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Atmospheric Water Generation | The Solution To The Shortage Of Drinking Water

Safe and easily accessible water is of vital importance to public health, whether we use it for drinking, for domestic use or to produce food.

Currently, 3 out of 10 people do not have safe drinking water in their homes, an alarming fact. In 2010, the United Nations General Assembly explicitly recognized the human right to water supply and sanitation. All people have the right to continuously have sufficient, safe, physically accessible, affordable water of an acceptable quality, for personal and domestic use.

For this reason, the atmospheric water generation is currently one of the most demanded options for obtaining drinking water in locations where there is no supply.

Antonio Berlanga, GENAQ Technology director, explains that

“this technology bases its solution through a process that replicates rainwater based on mechanical compression cooling. GENAQ Generators take air from outside, filter it and extract its moisture. Once the water is condensed, it follows a specialized treatment to obtain the highest quality of water at the lowest energy cost”.

All this procedure is carried out through an energy source that can come from the electrical network, generator set, solar or wind energy, achieving in the last two cases that the generators are completely autonomous and sustainable and, also do not have operating costs and can be placed in situations without access to power supply.

To learn more about GENAQ and their history click here.

Figure 1: An Image showing Two Cumulus C500 Atmospheric Water Generators (GENAQ)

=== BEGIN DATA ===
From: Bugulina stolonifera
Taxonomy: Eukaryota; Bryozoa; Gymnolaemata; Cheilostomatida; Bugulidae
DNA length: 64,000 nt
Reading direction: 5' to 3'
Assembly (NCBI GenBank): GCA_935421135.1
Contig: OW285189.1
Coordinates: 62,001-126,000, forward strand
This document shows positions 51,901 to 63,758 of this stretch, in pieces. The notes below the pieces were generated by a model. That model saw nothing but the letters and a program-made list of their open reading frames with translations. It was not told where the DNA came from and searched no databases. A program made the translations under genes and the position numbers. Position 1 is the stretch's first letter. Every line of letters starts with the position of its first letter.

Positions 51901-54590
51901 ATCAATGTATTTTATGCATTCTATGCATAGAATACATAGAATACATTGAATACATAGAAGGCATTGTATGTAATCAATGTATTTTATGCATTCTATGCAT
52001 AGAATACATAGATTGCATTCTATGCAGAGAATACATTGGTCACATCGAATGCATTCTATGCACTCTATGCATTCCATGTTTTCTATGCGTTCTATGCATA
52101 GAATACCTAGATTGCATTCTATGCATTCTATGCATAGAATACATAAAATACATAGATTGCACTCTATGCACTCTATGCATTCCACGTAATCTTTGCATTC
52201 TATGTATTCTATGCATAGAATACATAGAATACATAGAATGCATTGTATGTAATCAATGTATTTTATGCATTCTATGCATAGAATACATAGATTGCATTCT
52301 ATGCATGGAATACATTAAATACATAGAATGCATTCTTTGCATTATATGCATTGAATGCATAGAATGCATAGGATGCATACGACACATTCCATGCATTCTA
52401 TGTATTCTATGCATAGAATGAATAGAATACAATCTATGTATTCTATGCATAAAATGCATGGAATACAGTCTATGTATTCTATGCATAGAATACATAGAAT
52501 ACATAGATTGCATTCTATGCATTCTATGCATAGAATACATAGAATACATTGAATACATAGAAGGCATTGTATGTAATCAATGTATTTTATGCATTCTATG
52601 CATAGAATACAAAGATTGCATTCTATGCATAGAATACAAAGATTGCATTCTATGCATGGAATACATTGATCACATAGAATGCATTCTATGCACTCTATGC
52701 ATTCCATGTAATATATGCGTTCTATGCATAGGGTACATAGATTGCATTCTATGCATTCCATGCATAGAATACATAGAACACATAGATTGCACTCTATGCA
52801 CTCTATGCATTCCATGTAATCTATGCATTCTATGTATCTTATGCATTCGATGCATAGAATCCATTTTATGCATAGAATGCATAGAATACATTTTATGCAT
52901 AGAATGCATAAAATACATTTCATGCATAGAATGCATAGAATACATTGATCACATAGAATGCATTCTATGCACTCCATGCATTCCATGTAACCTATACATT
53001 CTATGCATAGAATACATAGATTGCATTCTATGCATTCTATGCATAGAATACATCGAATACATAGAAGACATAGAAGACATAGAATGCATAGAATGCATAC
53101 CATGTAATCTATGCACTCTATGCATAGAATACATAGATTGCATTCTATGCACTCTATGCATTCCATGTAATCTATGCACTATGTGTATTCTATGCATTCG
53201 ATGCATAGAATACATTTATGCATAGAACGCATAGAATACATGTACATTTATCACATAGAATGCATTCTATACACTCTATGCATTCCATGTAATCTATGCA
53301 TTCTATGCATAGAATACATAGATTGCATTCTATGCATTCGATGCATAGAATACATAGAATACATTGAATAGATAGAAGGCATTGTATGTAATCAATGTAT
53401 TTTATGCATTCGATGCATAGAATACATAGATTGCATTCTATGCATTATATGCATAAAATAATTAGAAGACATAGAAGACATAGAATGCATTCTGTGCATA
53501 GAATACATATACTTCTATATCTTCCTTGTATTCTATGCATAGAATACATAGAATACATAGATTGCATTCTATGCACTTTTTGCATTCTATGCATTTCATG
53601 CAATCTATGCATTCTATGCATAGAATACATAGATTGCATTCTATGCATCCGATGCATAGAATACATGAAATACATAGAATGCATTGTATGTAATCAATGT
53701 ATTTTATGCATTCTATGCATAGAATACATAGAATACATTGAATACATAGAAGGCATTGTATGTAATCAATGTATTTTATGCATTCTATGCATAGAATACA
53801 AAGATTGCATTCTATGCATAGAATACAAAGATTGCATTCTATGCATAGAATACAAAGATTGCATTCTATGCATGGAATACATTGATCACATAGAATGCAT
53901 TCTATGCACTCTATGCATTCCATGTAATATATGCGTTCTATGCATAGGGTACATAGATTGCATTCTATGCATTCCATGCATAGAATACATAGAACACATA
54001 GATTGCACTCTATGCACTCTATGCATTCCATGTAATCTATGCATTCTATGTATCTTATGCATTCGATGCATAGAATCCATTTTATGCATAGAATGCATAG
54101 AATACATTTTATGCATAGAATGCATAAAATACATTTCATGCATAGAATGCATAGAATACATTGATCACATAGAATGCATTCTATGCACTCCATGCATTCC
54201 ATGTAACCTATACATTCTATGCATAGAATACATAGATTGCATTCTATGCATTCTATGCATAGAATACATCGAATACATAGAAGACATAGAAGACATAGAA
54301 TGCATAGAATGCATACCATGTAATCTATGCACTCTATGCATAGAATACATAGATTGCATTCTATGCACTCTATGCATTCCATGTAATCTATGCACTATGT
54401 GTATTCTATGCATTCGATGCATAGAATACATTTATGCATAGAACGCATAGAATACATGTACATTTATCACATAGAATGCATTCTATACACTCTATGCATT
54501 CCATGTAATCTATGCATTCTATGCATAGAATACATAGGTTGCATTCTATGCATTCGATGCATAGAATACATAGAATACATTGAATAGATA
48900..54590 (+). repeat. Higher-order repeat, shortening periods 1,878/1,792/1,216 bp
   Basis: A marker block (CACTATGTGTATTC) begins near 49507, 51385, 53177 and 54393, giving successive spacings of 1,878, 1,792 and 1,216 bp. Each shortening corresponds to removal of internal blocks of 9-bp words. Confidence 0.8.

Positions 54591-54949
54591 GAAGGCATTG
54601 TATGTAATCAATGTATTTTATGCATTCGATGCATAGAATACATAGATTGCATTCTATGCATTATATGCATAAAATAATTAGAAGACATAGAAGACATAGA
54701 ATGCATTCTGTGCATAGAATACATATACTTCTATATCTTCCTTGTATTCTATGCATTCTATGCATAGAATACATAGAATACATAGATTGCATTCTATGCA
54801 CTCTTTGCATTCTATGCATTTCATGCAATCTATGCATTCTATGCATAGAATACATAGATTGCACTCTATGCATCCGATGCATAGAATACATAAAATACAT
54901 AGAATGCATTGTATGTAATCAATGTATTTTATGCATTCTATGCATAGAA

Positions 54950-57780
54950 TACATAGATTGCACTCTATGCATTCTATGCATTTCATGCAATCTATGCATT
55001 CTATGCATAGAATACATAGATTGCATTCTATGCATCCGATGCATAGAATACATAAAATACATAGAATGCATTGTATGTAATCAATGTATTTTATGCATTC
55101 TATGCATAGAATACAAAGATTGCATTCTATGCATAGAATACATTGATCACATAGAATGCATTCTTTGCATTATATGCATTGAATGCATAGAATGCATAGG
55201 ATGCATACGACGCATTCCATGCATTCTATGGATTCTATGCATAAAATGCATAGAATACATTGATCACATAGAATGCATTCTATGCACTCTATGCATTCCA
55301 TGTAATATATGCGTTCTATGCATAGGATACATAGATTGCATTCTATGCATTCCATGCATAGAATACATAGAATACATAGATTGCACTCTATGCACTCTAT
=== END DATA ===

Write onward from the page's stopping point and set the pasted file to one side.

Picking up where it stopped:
On the one hand, Berlanga details that

“the cooling technology has been optimized to achieve the main objective of this application: to maximize the amount of water generated and to minimize the electricity consumption per liter of water generated”.

This includes the adaptation of the components of the refrigeration circuit, the development of heat exchangers that favor the condensation of moisture and the formation of droplets, as well as the control of the components (compressor, fan, etc.) to establish a dynamically adapted operating regime to the temperature and humidity conditions of the inlet air.

On the other hand, the filtration process of the same is fundamental.

“Inside the generators, the water generated circulates through various filtering processes until the highest quality is obtained, free of all types of pathogens and bacteria”,

Berlanga says.

These are: sediments, ultrafiltration, activated carbon, zeolite and mineralization. The sediment filter is responsible for the retention of solid particles and the improvement of water turbidity; ultrafiltration works by retaining viruses, bacteria and suspended particles; activated carbon guarantees that the water generated is tasteless and odorless,  the zeolite allows the elimination of potential harmful substances; and, thanks to mineralization, the water is endowed with the right amount of minerals ensuring an optimal pH. These filters add to the double filtration of the air to clean the water that is created from the humidity.